DOMINIC BNONN TENNANT SAID:
In fairness, Jesus' ministry was not political. If it had been, he would presumably have done a great deal differently. A spiritual ministry will tend to spiritual needs; necessarily at the detriment of the kinds of short-term needs which are the domain of politics. A political ministry would presumably tend to those short-term needs, at the expense of long-term spiritual needs. So I'm not sure how much we can infer from the gospels about Jesus' stance as a hypothetical political candidate.
Except that my post was directed at evangelicals who presume to take a WWJD approach to justify their views on universal healthcare, amnesty, environmentalism, foreign aid, &c. If you want to say that we can’t extrapolate from the example of Jesus, then that undercuts their religious appeal.
I'd also add that, as a non-American, the US political system strikes me as a truly bizarre monstrosity. Americans seem to think that Democrat or Republican are basically the only two political views a man can take; and never the twain shall meet. And I'm no political expert, but from where I'm standing in a country with a spectrum of political parties ranging from strong socialist to the other extreme, Democrats and Republicans look pretty similar. Both right wing. One just slightly further left than the other.
i) To my knowledge, New Zealand is a parliamentary democracy, and in parliamentary systems, from what I’ve read, a candidate can’t run directly for the top office (prime minister), unlike a presidential system, where anyone can run for president (or national or statewide office). Rather, the prime minister is “elected” by the ruling party. In that respect, candidates are even more beholden to the party line (pun intended) in parliamentary systems than they are in presidential systems. But perhaps New Zealand is different.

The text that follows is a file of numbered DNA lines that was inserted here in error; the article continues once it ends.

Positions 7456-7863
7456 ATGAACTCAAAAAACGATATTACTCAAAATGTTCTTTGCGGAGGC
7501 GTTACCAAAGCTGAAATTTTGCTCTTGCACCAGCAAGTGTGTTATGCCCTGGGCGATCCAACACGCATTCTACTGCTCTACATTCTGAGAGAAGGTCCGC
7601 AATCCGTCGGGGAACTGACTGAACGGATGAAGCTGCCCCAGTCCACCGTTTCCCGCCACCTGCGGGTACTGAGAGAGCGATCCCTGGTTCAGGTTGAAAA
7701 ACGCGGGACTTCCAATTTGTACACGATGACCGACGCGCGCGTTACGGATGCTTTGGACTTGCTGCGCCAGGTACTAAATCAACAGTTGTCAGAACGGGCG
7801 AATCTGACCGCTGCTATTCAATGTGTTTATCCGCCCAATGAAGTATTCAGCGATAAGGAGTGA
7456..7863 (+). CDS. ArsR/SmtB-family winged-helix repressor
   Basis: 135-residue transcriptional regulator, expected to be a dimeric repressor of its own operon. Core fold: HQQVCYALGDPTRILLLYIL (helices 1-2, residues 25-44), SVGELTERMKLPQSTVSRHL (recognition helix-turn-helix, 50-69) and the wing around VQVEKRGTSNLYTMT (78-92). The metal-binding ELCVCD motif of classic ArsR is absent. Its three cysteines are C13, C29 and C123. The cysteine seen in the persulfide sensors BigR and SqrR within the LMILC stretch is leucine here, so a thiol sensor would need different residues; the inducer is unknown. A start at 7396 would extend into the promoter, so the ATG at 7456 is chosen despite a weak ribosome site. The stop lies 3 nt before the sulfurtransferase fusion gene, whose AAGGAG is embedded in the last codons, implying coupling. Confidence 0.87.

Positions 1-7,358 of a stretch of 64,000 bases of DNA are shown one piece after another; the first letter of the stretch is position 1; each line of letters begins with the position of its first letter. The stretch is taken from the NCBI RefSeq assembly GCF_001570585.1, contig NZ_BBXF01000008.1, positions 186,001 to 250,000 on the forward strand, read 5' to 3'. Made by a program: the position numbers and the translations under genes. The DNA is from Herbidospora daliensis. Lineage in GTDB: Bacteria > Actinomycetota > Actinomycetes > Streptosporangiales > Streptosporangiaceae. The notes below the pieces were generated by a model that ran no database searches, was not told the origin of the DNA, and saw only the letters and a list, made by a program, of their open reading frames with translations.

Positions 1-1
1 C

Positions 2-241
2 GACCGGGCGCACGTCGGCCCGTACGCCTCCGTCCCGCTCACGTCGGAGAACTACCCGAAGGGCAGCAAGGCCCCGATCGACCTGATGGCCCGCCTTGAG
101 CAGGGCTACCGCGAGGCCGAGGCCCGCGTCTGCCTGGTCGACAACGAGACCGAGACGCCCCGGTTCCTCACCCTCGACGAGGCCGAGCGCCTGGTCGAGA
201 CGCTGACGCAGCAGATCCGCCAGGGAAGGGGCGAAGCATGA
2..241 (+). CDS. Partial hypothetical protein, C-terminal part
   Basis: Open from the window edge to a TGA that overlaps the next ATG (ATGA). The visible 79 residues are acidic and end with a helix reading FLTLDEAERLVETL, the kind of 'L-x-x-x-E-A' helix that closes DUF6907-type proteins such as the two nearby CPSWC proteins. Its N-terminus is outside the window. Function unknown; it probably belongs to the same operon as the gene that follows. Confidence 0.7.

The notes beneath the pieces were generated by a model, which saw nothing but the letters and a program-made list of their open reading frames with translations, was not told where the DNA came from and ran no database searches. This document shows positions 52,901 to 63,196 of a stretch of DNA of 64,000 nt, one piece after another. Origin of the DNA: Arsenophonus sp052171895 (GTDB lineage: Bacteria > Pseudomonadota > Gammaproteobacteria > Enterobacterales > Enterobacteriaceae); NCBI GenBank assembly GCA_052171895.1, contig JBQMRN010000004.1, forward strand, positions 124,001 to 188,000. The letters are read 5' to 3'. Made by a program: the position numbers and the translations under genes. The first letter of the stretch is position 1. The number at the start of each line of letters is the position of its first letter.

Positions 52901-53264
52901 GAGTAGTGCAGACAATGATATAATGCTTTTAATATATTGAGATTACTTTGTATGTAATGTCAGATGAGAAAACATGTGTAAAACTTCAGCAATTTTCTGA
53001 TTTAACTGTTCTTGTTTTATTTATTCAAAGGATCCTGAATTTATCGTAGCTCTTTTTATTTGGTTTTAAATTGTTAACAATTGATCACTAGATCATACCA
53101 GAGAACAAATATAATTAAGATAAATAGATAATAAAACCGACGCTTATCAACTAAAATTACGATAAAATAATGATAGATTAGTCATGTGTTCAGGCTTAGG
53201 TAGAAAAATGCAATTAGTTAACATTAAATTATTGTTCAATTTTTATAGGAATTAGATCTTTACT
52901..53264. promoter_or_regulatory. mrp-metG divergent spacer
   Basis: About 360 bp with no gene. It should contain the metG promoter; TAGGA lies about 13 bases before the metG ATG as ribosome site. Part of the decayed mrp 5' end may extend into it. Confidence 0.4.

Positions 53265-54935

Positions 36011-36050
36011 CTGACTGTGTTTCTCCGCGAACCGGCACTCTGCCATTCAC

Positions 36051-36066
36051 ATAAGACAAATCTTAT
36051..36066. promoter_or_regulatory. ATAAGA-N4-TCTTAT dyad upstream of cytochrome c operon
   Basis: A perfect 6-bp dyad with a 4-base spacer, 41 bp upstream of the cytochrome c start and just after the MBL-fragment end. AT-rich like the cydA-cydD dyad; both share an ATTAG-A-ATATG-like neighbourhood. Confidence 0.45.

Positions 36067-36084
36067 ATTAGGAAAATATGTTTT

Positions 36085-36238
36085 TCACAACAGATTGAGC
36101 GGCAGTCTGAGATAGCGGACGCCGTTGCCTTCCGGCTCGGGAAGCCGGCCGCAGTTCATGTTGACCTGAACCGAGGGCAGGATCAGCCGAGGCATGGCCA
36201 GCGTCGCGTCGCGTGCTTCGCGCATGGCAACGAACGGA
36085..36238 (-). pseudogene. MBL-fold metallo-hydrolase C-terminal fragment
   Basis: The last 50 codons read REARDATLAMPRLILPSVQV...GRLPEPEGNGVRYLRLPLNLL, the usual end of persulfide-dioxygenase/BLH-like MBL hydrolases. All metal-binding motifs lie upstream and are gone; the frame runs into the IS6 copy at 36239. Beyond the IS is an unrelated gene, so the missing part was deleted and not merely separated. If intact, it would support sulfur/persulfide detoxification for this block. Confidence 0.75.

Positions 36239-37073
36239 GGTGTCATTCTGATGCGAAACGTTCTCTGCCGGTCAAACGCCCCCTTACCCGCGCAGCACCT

ii) From what I’ve read, New Zealand has a national population about half the size of NYC, and less than half the size of LA county.
Obviously, in a continental nation the size of the US, political movements must affiliate around large voting blocs to compete on a national stage. It’s a blunt instrument. So the dominant political players aren’t going to mirror the finely-shaded ideological continuum of a country with a fraction of the total population.
iii) In a presidential system like ours, just about anyone of any political stripe (from far right to far left) can run as a Democrat or Republican in the primaries (for mayor, governor, senator, congressman, president, state attorney general). It’s not the two-party system that’s weeding out ideological diversity, but primary voters. They have a roster of candidates to choose from, even among Democrats and Republicans. And they can also vote for third-party candidates.
iv) I don’t see how you can rationally treat the Democrat party and Republican party as near equivalents. Just consider the types of voters who comprise their respective constituencies:
The Republican party caters to hawks, businessmen, libertarians, gun-owners, prolifers, conservative Christians, law-and-order types, &c.
By contrast, the Democrat party caters to deviants, peaceniks, sob sisters, global warmists, abortionists, atheists, euthanasiasts, public-sector employees, selected minorities, &c.